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I am stuck on a problem studying for my prelims : Let $G$ be a group, $N \unlhd G$ a normal subgroup and $\alpha \colon G \to G$ an automorphism of $G$ such that $\alpha(N) \leq N$. The first part is to prove that $\alpha$ induces an automorphism $\overline{\alpha}$ of $G / N$. The second part is to find an example where $\alpha$ restricted to $N$ and $\overline{\alpha}$ are both identities but $\alpha$ is not the identity.

I am stuck in the first part... So since $\alpha (N) \subseteq N$, there is an induced endomorphism $\overline{\alpha} \colon G/N \to G/N$, which clearly is surjective. However, I cannot prove the injectivity, which is equivalent to proving that there is an induced hm $\overline{\alpha^{-1}}$, which is the same as $\alpha^{-1} (N) \leq N$.

We would be done if the group $G$ is assume to be finite for example, but I don't see how to prove it general. Thanks for your help

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up vote 2 down vote accepted

This is not true in general. Consider $G=\mathbb{Q}$, $N=\mathbb{Z}$, and $\alpha:\mathbb{Q} \to \mathbb{Q}:x\mapsto2x$. Then $\alpha(N) = 2\mathbb{Z} \leq N$, and $\overline{\alpha}:\mathbb{Q}/\mathbb{Z} \to \mathbb{Q}/\mathbb{Z}:x\mapsto 2x$ remains surjective, but is not injective.

The question should have hypothesized that $\alpha(N) = N$, or as you observed, have additionally hypothesized $\alpha^{-1}(N) \leq N$ (which amounts to the same thing).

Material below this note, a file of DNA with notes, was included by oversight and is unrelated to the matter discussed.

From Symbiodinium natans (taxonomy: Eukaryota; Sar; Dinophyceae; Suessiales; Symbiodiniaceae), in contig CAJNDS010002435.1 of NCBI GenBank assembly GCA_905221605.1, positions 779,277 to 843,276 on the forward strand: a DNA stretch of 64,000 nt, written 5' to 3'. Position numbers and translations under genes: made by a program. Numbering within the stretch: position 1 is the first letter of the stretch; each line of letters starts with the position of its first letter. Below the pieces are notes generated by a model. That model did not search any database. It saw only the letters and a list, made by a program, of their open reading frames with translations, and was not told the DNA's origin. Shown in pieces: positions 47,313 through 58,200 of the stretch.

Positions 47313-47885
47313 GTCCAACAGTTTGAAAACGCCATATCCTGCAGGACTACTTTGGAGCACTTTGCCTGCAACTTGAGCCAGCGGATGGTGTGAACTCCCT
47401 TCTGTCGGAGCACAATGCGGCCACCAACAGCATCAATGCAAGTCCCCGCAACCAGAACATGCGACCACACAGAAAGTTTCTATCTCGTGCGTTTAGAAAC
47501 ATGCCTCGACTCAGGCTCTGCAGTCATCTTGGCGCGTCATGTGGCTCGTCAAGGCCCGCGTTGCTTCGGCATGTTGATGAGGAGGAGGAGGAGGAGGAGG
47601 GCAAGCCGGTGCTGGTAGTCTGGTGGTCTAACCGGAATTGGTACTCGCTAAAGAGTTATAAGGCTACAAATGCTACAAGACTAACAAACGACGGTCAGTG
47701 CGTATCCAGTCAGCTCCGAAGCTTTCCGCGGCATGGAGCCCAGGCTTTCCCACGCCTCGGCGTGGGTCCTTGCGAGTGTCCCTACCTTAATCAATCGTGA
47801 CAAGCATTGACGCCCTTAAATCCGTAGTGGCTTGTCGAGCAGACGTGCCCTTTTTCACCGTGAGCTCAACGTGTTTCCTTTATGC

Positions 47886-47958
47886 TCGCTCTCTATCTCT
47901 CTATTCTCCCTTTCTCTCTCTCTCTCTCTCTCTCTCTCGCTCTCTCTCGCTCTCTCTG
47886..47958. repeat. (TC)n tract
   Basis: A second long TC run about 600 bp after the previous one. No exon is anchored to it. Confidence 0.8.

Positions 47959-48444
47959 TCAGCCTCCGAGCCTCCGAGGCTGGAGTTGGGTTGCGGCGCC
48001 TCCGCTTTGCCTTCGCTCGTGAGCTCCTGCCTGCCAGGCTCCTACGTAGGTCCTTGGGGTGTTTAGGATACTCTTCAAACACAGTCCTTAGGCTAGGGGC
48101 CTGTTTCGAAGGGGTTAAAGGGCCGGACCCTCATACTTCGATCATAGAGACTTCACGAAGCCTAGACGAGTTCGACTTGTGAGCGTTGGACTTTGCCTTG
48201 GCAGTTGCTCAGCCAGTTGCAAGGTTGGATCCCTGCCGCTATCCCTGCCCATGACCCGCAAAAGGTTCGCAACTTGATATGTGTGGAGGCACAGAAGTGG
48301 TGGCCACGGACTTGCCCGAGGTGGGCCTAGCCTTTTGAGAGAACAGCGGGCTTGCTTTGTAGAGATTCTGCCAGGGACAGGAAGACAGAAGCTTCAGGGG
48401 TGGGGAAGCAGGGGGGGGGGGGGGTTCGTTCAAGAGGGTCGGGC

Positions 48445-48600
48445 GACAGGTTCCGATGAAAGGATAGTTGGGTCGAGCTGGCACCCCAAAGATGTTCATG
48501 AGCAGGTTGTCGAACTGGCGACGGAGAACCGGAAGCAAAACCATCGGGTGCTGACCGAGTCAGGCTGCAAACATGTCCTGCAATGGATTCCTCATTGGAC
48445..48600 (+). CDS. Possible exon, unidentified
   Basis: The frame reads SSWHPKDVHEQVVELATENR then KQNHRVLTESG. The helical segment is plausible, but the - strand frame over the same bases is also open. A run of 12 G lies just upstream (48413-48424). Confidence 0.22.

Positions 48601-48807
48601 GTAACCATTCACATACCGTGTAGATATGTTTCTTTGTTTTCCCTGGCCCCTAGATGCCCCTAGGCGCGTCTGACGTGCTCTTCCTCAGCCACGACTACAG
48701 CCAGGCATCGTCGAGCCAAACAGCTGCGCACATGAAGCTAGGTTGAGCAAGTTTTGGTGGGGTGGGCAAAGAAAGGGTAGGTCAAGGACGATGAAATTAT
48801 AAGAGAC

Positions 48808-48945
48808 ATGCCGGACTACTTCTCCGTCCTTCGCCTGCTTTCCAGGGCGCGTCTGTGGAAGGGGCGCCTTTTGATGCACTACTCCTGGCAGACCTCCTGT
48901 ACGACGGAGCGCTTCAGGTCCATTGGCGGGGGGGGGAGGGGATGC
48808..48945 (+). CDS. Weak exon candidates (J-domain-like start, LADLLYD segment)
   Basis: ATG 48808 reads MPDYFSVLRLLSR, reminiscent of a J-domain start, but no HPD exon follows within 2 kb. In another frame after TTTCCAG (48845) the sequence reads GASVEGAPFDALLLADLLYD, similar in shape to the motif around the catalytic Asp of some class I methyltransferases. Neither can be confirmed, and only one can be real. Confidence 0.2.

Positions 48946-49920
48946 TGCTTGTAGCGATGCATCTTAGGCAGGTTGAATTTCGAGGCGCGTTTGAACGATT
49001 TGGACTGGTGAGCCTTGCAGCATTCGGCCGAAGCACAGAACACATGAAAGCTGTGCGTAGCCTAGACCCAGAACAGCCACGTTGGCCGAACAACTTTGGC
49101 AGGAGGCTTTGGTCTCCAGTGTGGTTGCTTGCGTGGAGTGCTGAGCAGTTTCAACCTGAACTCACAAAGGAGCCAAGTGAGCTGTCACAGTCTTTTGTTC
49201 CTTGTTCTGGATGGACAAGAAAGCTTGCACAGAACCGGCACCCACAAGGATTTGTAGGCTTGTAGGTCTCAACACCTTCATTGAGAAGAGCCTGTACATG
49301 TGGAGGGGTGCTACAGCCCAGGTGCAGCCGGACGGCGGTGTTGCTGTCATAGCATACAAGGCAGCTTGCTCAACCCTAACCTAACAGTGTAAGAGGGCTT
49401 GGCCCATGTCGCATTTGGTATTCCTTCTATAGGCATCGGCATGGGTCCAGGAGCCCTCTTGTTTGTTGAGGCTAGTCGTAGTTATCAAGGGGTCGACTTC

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Thanks, that is what I was secretly hoping for, but didn't find a couterexample. I don't know why I was looking for a non-abelian example! Thanks a lot :) – Bogdan Sep 29 '12 at 20:27
Jack Schmidt, there's a problem in Herstein's Topics in Algebra, 2nd edition, which also asks the reader to prove that $\sigma$ induces an automorphism of the quotient group $G/N$ whenever $N$ is a normal subgroup of $G$ such that $\sigma(N) \subset N$, where $\sigma$ is an automorphism of $G$. . It's Problem 19 in Section 2.8. – Saaqib Mahmuud Jun 16 '14 at 14:51

Since the group $\mathbb{Z}/2$ has only trivial automorphism, we would like to construct group $G$ with a (normal) subgroup and quotient (both) isomorphic to $\mathbb{Z}/2$.

The smallest example is $G=\langle x\colon x^4\rangle\cong \mathbb{Z}/4$, and let $\alpha\colon x\mapsto x^3$.

The smallest non-abelian group is $S_3$. It has presentation $\langle x,y\colon x^3,y^2,y^{-1}xy=x^{-1}\rangle$. The only normal subgroup is $\langle x\rangle$, and (interestingly) quotient is $\mathbb{Z}/2$, set $\alpha(x)=x$ (as you want). We shouldn't have $\alpha(y)\neq y$ (for $\alpha\neq I$). Set $\alpha(y)=xy$.

Check that $\alpha$ is a required automorphism.

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Thanks for the examples :) – Bogdan Oct 3 '12 at 2:12

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